Ben Frost stands on stage between huge speakers, behind a blinking array of gear. His set jolts to life with the near-deafening sound of a jet engine warming up. It’s a seemingly endless crescendo, delivered at bone-shaking volume—a raw, thrilling racket that sends endorphins rushing through my bloodstream. Ben appears completely engaged in the task of performing, staring manically at the various readouts as his set evolves gradually through waves of bassy distortion and pulses of searing, in-the-red noise. He appears to be almost battling his equipment, and even the room itself, in an attempt to push the sound beyond reason, to a point of transcendence.
“It’s true, it is a fight,” says Ben, a thoughtful and quiet conversationalist when he’s away from the stage. “But it’s a self-imposed one. The software I use isn’t narrative or time-based—the constituent parts are on their own loop, and they don’t pay heed to each other. It’s a chaotic ecosystem that I’m ultimately working to wrangle. And it can be unpredictable.”
Danger and overload
Ben’s will to push his sound to such a hard-to-reach peak, and the ensuing struggle, is compelling to watch. His performances are reminiscent of witnessing the test-flight of an experimental aircraft that could either smash a world speed record, or just as easily tumble back to earth as flaming debris.
“It’s a funny thing, particularly in a live situation—my perception of the way the sound and music is working is very determined by one or two centimetres on the faders,” he says. “There’s a spot where it’s okay, but a little movement, and then it’s really working. It’s about volume, but also pressure, and the way it’s physically hitting my body. The air becomes charged. There are elements of danger and overload, I guess—but it’s not measurable in decibels. It’s just a feeling. And it’s different in every space.”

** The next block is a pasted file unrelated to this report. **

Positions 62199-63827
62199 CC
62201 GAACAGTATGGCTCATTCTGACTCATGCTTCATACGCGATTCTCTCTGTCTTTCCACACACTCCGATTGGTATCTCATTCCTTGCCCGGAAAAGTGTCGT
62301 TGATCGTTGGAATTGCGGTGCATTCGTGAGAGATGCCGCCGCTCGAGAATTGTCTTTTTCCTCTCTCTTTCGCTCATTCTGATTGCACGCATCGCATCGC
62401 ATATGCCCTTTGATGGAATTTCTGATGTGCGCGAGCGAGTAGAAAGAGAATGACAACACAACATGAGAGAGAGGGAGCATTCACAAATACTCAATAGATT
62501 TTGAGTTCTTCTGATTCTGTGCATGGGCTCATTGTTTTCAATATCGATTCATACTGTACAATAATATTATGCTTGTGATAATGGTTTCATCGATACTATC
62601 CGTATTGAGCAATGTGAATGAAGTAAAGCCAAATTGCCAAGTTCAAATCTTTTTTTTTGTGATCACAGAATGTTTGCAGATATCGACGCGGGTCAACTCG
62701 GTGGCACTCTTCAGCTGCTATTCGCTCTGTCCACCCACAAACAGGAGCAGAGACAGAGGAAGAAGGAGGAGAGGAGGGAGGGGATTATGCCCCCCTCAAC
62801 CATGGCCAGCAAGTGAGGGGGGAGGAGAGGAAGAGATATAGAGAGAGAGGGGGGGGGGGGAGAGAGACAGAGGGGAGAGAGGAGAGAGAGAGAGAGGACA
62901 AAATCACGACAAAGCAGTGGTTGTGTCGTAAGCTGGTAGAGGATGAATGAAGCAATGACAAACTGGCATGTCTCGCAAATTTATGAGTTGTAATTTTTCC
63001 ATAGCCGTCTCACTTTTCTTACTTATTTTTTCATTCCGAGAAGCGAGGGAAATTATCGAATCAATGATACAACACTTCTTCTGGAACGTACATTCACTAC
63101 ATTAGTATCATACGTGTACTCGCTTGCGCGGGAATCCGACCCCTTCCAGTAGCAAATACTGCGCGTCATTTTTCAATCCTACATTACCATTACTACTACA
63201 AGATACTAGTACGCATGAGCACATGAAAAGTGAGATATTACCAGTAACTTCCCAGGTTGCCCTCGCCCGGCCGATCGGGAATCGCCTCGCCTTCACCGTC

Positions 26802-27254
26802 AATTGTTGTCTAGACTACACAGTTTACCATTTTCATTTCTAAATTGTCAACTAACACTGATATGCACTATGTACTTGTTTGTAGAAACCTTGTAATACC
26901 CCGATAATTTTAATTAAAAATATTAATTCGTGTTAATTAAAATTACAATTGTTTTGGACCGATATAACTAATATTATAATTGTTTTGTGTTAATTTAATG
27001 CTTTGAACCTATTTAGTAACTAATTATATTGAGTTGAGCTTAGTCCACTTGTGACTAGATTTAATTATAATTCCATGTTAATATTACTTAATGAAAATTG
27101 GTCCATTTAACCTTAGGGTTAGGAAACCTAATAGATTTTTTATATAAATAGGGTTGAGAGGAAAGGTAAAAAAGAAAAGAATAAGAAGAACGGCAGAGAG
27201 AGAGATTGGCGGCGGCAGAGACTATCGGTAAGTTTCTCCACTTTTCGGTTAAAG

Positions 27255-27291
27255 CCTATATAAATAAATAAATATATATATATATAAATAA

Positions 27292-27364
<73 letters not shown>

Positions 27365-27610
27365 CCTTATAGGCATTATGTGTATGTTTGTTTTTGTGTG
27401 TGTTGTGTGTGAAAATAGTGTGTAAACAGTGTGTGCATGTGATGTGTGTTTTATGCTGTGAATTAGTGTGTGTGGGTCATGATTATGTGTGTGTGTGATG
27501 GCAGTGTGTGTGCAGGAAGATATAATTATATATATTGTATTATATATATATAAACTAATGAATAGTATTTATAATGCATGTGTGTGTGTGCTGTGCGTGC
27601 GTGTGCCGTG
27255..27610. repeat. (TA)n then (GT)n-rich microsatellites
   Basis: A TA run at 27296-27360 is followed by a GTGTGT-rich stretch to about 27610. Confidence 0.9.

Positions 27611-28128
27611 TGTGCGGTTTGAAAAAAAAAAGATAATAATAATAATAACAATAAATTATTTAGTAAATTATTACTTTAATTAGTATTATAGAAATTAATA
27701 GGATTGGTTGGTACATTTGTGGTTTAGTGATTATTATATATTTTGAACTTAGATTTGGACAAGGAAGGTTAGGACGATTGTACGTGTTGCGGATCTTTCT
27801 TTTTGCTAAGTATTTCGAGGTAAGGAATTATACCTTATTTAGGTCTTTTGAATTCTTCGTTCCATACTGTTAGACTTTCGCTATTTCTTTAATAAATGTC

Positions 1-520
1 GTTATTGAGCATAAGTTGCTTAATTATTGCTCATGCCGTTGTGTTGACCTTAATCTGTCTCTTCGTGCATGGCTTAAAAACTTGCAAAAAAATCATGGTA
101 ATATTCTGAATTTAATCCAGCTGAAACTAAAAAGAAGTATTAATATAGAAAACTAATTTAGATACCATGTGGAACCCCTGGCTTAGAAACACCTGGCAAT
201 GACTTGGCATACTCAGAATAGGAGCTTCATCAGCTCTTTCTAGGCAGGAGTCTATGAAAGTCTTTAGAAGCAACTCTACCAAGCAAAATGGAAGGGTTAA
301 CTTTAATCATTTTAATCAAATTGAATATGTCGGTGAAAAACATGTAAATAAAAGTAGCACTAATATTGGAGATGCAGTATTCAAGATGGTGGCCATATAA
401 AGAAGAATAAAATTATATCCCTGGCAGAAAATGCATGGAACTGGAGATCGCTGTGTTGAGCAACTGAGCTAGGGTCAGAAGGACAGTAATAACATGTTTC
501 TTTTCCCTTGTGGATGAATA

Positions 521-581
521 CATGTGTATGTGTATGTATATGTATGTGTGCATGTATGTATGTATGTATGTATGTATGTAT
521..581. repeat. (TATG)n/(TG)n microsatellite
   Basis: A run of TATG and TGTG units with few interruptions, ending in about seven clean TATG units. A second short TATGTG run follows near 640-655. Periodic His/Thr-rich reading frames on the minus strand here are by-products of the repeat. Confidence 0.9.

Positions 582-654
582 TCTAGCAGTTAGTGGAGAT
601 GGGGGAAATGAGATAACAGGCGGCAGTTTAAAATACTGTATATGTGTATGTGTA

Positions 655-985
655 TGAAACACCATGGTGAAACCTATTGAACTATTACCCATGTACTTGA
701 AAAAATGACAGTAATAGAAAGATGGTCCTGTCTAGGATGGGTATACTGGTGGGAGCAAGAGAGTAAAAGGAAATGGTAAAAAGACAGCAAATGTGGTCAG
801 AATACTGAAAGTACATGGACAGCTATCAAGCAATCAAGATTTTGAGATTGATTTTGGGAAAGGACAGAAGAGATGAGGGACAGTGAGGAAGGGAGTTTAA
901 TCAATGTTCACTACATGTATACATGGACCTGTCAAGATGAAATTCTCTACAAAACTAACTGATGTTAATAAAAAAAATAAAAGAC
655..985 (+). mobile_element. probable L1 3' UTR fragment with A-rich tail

It’s a process that Ben likens to the travails of contemporary dancers. “What I love about dance is the idea that the body is the limitation,” he says. “There’s a ceiling—you wanna bend a limb to a certain place, but you come up against facts of evolution. If it’s not physically possible, you can find an illusory technique to make it appear that way. Maybe in ways, as an artist, I expect that of myself. If there’s no struggle, it’s invalid, in a way.”
We speak on the eve of the release of Ben’s latest album, entitled ‘The Centre Cannot Hold.’ In contrast with his usually largely self-contained, Iceland-based working process, this record was made in the US, with iconic producer Steve Albini at the controls.
“He’s a strong presence to be around,” says Ben. “He’s a master of the art of recording. On a practical level, everything on the record existed inside a computer, fed out to a room full of speakers and amplifiers. I could have set up in the control room, but I made a decision to place myself in the live room. I made myself the performer. My experience of what I was doing was immediate, and what he was doing was on the other side of six inches of glass. There was a separation there—a dialogue, and a translation that occurred.”
Ben recalls seeing a Beach Boys documentary about the recording of ‘Pet Sounds,’ in which various singers had to literally move around the room to pre-placed marks on the floor, blending their voices in real time. “I found it fascinating,” he says. “I wanted to play with that. We set up many mics, but the primary mics were behind my head, to emulate what I was hearing. I stood in front of the array of speakers and amps, and we treated them almost like an ensemble. If I wanted something louder, I’d physically move it. I was making the sound work in the space, isolated from being able to control everything.”